Gossip, Sex, and the End of the World is a hilarious compilation of sketches from the comedy ensemble Tongue In a Mood’s many shows that were performed in San Francisco at the Bindlestiff Studio in the ‘90s. The studio itself became a cornerstone for the Filipinx community and arts community as attendance to shows increased, as well as performers and staff.

This book is edgy and challenging in all the right ways. Through these sketches the reader may find themself giggling in their reading chair, pausing at the last page of a sketch to reflect on what just happened. It’ll make you think about these phenomena and family traditions in the Filipinx communities. It might make you drop your jaw in shock sometimes and what was just said.

One sketch called “Klosit Komrads” is the perfect example of all the emotions one might feel while reading this. Sort of like Toy Story, a large Spoon and Fork, an iconic Barrel man, Moro swords, a Tinikling dancer, and Jesus are all arguing over the fact that they were all “banished” in the changing Filipinx home. All the items were a ‘family’ upstairs until they were ‘thrown’ in a closet without warning. Then comes Plastic, the old sofa cover, who spent a short reflecting on how easy they were to use and maintain. Yet, even so, the Plastic had been taken off the sofa to show off the fancy furniture the family had obtained. The skit ends with the father of the house spilling wine on that sofa, upset while trying to scrub it off.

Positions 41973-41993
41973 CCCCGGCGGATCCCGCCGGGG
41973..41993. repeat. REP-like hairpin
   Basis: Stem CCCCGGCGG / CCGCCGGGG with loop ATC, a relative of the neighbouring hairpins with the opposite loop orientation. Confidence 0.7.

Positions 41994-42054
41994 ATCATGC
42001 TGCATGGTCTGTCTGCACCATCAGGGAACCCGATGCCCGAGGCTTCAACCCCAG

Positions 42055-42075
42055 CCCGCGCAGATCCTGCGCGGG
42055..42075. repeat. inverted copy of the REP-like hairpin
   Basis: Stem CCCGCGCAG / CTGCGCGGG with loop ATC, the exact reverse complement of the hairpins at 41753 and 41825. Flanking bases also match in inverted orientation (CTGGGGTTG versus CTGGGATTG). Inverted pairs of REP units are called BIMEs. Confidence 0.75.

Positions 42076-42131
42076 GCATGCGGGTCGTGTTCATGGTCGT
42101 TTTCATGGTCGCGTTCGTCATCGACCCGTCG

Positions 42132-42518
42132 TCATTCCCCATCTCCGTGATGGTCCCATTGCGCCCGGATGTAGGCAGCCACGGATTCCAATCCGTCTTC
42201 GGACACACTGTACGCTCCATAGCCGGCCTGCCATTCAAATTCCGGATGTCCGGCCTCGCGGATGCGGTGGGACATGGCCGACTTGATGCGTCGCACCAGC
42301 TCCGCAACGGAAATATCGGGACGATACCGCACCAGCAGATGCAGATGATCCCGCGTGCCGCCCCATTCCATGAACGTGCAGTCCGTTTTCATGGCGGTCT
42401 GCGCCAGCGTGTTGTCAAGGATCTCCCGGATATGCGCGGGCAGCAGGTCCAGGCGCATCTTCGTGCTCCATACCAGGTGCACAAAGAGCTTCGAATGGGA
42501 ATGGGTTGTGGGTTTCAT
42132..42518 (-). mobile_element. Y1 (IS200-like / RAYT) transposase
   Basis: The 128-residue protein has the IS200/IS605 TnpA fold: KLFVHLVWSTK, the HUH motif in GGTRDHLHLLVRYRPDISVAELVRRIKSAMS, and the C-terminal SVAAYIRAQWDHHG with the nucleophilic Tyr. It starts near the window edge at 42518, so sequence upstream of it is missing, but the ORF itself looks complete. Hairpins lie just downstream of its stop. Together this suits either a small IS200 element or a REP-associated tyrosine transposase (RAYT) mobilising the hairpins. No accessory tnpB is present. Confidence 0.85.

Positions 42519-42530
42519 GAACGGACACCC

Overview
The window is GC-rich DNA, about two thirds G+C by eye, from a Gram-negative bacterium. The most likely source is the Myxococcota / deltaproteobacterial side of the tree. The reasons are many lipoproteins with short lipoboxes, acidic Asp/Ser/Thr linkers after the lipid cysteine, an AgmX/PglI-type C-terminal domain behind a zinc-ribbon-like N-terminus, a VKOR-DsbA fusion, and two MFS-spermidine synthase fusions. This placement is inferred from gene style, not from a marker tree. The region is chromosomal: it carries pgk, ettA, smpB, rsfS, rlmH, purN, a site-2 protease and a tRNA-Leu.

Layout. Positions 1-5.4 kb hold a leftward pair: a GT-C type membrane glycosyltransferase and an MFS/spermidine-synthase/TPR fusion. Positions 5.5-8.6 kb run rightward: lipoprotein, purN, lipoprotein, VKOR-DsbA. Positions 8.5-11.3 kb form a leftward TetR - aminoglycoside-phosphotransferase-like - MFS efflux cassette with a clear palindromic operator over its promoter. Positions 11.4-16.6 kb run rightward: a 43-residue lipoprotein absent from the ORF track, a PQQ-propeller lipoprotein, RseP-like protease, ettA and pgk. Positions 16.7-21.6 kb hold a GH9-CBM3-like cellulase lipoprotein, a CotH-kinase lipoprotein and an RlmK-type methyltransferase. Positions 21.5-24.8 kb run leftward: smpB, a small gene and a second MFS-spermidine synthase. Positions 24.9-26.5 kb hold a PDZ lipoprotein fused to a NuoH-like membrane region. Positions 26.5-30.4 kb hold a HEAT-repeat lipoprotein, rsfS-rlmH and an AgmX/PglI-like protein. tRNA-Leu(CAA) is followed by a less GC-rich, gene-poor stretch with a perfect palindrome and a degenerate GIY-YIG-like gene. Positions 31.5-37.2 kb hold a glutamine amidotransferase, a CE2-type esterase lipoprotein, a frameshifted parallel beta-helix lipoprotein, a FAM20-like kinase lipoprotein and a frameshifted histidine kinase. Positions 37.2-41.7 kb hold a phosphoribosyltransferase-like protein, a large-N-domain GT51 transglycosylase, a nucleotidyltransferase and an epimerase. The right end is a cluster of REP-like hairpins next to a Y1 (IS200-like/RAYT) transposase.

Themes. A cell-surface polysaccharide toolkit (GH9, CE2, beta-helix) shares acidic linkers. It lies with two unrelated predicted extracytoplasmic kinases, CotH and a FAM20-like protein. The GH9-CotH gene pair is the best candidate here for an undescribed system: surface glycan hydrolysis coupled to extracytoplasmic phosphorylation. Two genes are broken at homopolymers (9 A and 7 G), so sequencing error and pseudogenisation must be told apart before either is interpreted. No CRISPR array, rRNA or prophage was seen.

Through these items, some might feel nostalgic, many might still have them on display in their homes. Many, also, might now not know what these things are and never have seen them. Reading through the arguing of who was most important, useful, funny, historical – one has to pay attention to the context and history of the items. As a half Filipino reader, this was the most relatable sketch, wondering why my own family didn’t have these things in the house but rather bins in storage.

It was interesting enough for the sketch to have physical items arguing when the humans leave the room, but then bringing in Jesus was not only bold but also comical. It challenges the reader, or the member in the audience watching this sketch, to wonder why Jesus is a part of the ‘thrown’-away items. It forces reflection on the nature of families and communities changing. What do you as the reader see as keeping families away from church more often and changing as time goes on? Why would it be changing… Why did they take off the plastic cover if it is so useful to protect furniture from wine stains? Why was Jesus in the closet and not on the mantel?

I recommend this book to anyone looking for a laugh but especially those that are in any way connected to or interested in the Filipinx arts community with these roots in San Francisco. If you are, or even could be, interested in the history of other Filipinx arts, this is an engaging and educational place to start.

I encourage the reader to take those moments to pause and reflect on the things the sketches address. Enjoy the chaos of opening the doors to these conversations. Relish in the thought that these doors were opened almost 20 years ago.

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